This was Gantillon's first feature film, but thanks to the use of a genuine chateau and fine photography by Jean Monsigny, it has superb production values and looks like the work of a seasoned professional. There's a brilliant use of color in the garb of the girl slaves, setting them off against the grey and browns of the aged castle. The pacing is deliberate but things never drag, and there's always something of visual interest even when the lesbian sex isn't in the forefront (which to be honest is fairly seldom). It nicely relies on mood to create chills rather than gore or violence, with vaguely Arthurian elements tacked on for good measure. An unforgettable example of the latter is the sequence in which Françoise stands in a boat that mystically transports her across the lake to Morgane's castle. There's a dreamlike quality to the proceedings that serves it well. This is a 1970s piece that deserves to be better known.

Rating for Style: B+
Rating for Substance: B+


Image Transfer

Aspect Ratio1.66:1 - Widescreen
Original Aspect Ratioyes

Image Transfer Review: The 1.66:1 anamorphic widescreen picture is a revelation. It looks like high definition, with textures and details virtually popping off the screen. As noted above, the color scheme is important and it's vivid throughout. Skin in particular looks excellent which is good since there's so much of it on display. Occasional speckles and minor aliasing are present but hardly worth mentioning in such an exemplary viewing experience.

Image Transfer Grade: A


Audio Transfer

 LanguageRemote Access

Audio Transfer Review: Despite the claims on the keepcase that the soundtrack is in stereo, it is in fact 1.0 mono. The optical track suffers from a fair amount of noise and crackle throughout, though dialogue is certainly clear enough and the eerily evocative score by François de Roubaix (under the pseudonym Carlo Elrubio) comes across well. Not performing extensive noise reduction was probably a good decision, since that would have deprived the track of much of the presence it has. So although the original track has some serious limitations, the transfer serves it appropriately.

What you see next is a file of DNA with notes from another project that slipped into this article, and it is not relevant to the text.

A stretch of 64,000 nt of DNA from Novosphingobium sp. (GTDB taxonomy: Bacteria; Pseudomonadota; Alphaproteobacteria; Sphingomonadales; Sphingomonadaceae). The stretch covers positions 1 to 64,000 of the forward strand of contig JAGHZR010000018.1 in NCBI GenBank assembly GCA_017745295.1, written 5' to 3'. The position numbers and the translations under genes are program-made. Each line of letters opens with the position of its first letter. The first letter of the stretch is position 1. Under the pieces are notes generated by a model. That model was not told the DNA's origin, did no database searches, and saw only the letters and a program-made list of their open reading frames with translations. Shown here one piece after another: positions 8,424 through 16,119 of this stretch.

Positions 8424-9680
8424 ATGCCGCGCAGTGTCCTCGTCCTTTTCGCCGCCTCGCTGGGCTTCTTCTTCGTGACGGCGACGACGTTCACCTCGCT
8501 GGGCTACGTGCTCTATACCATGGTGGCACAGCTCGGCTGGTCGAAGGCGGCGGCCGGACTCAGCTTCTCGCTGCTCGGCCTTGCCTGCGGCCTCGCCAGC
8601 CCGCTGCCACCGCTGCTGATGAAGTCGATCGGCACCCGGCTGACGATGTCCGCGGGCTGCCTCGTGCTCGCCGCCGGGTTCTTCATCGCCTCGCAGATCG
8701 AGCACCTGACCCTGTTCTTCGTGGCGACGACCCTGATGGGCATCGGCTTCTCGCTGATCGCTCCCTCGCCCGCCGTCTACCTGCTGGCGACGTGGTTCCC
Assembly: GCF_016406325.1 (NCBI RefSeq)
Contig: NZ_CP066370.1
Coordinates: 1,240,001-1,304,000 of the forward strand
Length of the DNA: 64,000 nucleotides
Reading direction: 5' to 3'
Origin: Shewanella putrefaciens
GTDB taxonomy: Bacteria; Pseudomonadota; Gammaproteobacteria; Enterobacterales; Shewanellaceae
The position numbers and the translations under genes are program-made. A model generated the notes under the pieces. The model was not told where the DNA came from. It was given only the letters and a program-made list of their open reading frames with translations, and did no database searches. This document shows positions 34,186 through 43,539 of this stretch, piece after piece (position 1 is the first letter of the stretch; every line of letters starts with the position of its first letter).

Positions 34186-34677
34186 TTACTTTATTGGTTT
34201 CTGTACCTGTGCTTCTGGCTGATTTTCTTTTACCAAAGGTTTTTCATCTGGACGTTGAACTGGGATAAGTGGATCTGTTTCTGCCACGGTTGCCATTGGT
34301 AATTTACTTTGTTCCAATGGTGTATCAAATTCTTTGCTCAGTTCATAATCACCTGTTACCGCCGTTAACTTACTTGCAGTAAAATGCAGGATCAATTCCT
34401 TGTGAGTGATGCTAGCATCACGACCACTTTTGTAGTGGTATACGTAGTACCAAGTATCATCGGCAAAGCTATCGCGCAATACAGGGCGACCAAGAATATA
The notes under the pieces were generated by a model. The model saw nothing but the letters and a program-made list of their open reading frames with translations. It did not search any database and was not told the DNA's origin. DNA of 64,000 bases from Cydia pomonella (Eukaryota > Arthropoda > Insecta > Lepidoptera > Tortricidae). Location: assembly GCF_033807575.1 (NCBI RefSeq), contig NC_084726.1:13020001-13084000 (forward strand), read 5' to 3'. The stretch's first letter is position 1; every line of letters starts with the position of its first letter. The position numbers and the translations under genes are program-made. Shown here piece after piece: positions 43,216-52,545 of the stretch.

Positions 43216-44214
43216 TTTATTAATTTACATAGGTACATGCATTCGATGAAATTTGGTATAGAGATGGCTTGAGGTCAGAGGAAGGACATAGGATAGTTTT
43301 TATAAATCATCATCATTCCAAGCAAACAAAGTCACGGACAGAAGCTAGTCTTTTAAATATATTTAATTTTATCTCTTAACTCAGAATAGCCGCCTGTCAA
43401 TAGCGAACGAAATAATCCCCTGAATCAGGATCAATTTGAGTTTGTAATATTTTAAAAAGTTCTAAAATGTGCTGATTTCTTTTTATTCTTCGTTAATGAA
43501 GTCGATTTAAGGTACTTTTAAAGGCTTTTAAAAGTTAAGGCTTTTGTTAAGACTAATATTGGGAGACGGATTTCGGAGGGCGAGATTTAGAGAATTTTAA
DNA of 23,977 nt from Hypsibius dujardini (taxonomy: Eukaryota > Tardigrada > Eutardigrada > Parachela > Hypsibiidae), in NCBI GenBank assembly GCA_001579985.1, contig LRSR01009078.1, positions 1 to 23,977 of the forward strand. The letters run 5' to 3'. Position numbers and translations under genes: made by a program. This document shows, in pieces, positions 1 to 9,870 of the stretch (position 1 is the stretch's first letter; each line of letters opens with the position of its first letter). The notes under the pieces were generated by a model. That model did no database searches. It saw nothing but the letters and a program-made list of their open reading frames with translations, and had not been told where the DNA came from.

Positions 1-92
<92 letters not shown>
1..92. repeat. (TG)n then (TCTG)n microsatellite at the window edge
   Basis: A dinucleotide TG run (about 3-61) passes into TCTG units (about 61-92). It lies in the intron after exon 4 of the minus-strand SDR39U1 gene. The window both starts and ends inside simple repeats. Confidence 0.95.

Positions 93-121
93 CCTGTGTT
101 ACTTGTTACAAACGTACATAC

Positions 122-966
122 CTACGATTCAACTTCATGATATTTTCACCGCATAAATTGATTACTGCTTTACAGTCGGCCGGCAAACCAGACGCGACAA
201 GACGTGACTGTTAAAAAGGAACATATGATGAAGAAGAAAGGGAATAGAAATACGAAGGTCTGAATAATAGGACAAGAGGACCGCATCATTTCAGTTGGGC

Audio Transfer Grade: B-


Disc Extras

Full Motion menu with music
Scene Access with 16 cues and remote access
Subtitles/Captions in English with remote access
Cast and Crew Biographies
1 Original Trailer(s)
3 Deleted Scenes
Production Notes
1 Featurette(s)
Packaging: generic plastic keepcase
Picture Disc
1 Disc
1-Sided disc(s)
Layers: RSDL
Layers Switch: 00h:59m:16s

Extra Extras:
  1. Short film, An Artistic Couple
Extras Review: Mondo Macabro provides some thoughtful extras for this release. Prominent among them is an interview (10m:56s) in English with the director, dating from 2004. He touches on a number of influences, including Nosferatu. A set of production notes discuss Gantillon's background in television and the censorship issues the film faced even in the permissive 1970s. There are three short additional scenes missing audio; one seems to exist only in a poor tape recording off Italian television and certainly would have been distracting to drop into the film proper. Nonetheless, it's the kind of completist effort a collector of such material will appreciate. Gantillon's disturbing short film, An Artistic Couple, makes a good companion piece to the main feature. Wrapping up the set are a breathlessly hype-filled trailer, also in anamorphic widescreen, and a set of bios for some of the principals.

Extras Grade: B+


Final Comments

Attractive and glossy Euroto-horror offering, with a splendid transfer though a rather noisy soundtrack, plus some interesting extra materials.